Jan 2018 - Tech Buyer Presentation - Doc # EMEA43501018
IDC FutureScape: Worldwide Security 2018 Predictions — Western European Implications
By: Dominic TrottAssociate Research Director, European Security, Duncan Brown, Romain FouchereauManager, Security Appliance Program, European Systems and Infrastructure Solutions, Konstantin RychkovSenior Research Analyst, Software, Western Europe, Martin WhitworthResearch Director, European Security
2017 was a strong year for security in Western Europe. For example, growth in the security software market accelerated from over 12% in 1H16 to over 13% in 1H17. However, with disrupting influences continuing to impact the market, the need for third-party support continues. Therefore 2018 is set to see continued growth in the market. If anything, the complexity of the security, privacy, and risk issues faced by Western European enterprises can be expected to increase.
For example, the succession of high-profile ransomware attacks impacting Western Europe in 2017 demonstrates the continuing evolution of the threat landscape, taking advantage of the openness and interconnectivity wrought by digital transformation. Enterprises must harness tools and techniques such as deception, isolation, and machine learning to move beyond blocking known threats reactively, toward the proactive mitigation of potential threats and vulnerabilities before they hit.
Meanwhile, with the EU's General Data Protection Regulation (GDPR) becoming enforceable from May 25 this year, the focus on data privacy and security continues to intensify. This will drive enterprises to "operationalize" privacy and security, in response to the requirements of privacy and security by design and by default called for by GDPR. Interest will increase around areas such as the provenance of software code and the level of testing conducted on security hardware.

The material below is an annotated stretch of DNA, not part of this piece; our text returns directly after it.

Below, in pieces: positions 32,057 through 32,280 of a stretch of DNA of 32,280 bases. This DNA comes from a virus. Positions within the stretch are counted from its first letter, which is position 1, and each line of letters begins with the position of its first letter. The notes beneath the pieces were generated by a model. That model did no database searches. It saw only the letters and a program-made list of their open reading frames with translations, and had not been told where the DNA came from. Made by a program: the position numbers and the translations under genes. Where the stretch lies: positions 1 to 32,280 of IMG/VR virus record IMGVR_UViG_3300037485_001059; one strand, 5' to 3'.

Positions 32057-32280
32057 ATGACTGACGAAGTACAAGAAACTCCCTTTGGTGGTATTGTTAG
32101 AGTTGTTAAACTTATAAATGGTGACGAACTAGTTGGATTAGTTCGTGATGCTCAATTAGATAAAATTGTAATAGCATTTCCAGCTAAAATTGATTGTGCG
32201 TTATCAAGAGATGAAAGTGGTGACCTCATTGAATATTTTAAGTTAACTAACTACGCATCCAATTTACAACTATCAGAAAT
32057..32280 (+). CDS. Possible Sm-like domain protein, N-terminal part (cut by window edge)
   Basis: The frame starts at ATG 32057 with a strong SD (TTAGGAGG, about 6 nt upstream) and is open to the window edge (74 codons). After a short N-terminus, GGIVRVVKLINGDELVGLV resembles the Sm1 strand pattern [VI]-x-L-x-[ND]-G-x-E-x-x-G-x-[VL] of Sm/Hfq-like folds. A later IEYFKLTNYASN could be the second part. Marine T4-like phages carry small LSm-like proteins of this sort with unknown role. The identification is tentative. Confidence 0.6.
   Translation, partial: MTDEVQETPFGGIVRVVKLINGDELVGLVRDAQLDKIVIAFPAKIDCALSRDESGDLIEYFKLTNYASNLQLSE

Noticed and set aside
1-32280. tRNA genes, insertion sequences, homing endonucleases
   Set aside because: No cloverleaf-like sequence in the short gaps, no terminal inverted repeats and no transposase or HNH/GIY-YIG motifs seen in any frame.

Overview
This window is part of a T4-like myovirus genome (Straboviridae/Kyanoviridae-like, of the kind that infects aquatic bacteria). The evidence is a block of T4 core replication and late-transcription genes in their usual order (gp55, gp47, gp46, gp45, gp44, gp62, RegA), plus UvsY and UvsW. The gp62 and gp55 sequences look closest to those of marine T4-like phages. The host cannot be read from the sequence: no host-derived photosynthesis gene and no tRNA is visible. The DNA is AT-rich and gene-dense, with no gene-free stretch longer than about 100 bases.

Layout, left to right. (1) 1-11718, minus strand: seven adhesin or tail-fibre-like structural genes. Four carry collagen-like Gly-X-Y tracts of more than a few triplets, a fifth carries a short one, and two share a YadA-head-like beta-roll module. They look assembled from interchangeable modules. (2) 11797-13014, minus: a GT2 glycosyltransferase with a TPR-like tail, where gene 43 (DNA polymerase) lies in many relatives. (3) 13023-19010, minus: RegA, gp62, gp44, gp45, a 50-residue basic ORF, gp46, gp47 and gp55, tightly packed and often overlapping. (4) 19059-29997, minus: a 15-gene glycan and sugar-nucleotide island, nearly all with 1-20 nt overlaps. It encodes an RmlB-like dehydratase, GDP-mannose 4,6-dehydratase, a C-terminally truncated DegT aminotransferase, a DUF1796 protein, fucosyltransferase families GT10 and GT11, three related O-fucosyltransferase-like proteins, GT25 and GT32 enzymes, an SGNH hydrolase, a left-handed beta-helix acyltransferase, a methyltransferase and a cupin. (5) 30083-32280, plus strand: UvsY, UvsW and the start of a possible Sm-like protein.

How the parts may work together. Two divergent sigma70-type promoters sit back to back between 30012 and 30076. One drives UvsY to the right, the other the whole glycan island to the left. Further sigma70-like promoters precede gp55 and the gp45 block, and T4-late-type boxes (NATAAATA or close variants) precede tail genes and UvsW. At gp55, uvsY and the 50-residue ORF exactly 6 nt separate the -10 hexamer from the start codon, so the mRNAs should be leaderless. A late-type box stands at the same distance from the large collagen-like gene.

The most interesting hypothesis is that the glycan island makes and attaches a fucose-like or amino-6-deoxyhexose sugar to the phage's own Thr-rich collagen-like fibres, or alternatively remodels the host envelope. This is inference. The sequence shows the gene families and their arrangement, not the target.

IDC identifies six outcomes of all this disruption for Western European enterprises to address:
- Technology rationalization — enterprises must automate, orchestrate, integrate, and (where appropriate) externalize security to reduce complexity and maximize resource utilization.
- Data and identity — with digital transformation driving the "deperimeterization" of security, the focus shifts to protecting data wherever it resides, with identity as a measurable factor.
- Analytics — artificial intelligence and machine learning provide the scale and speed with which to make sense of the huge volumes of security telemetry being generated.
- Skills shortage — with the level of demand outstripping demand for security resources under current methodologies, enterprises must adapt their approach in order to achieve their goals.
- Verticalization — IDC's research indicates that European enterprises expect security vendors to understand the industry-specific challenges they face, requiring a view on addressing them.
- Security leadership — to address the security, privacy, and risk challenges that enterprises face, and develop board-level influence, CISOs must learn to "speak the language of business."
This IDC presentation outlines the Western European implications from IDC's top 10 worldwide predictions for security products and services in 2018.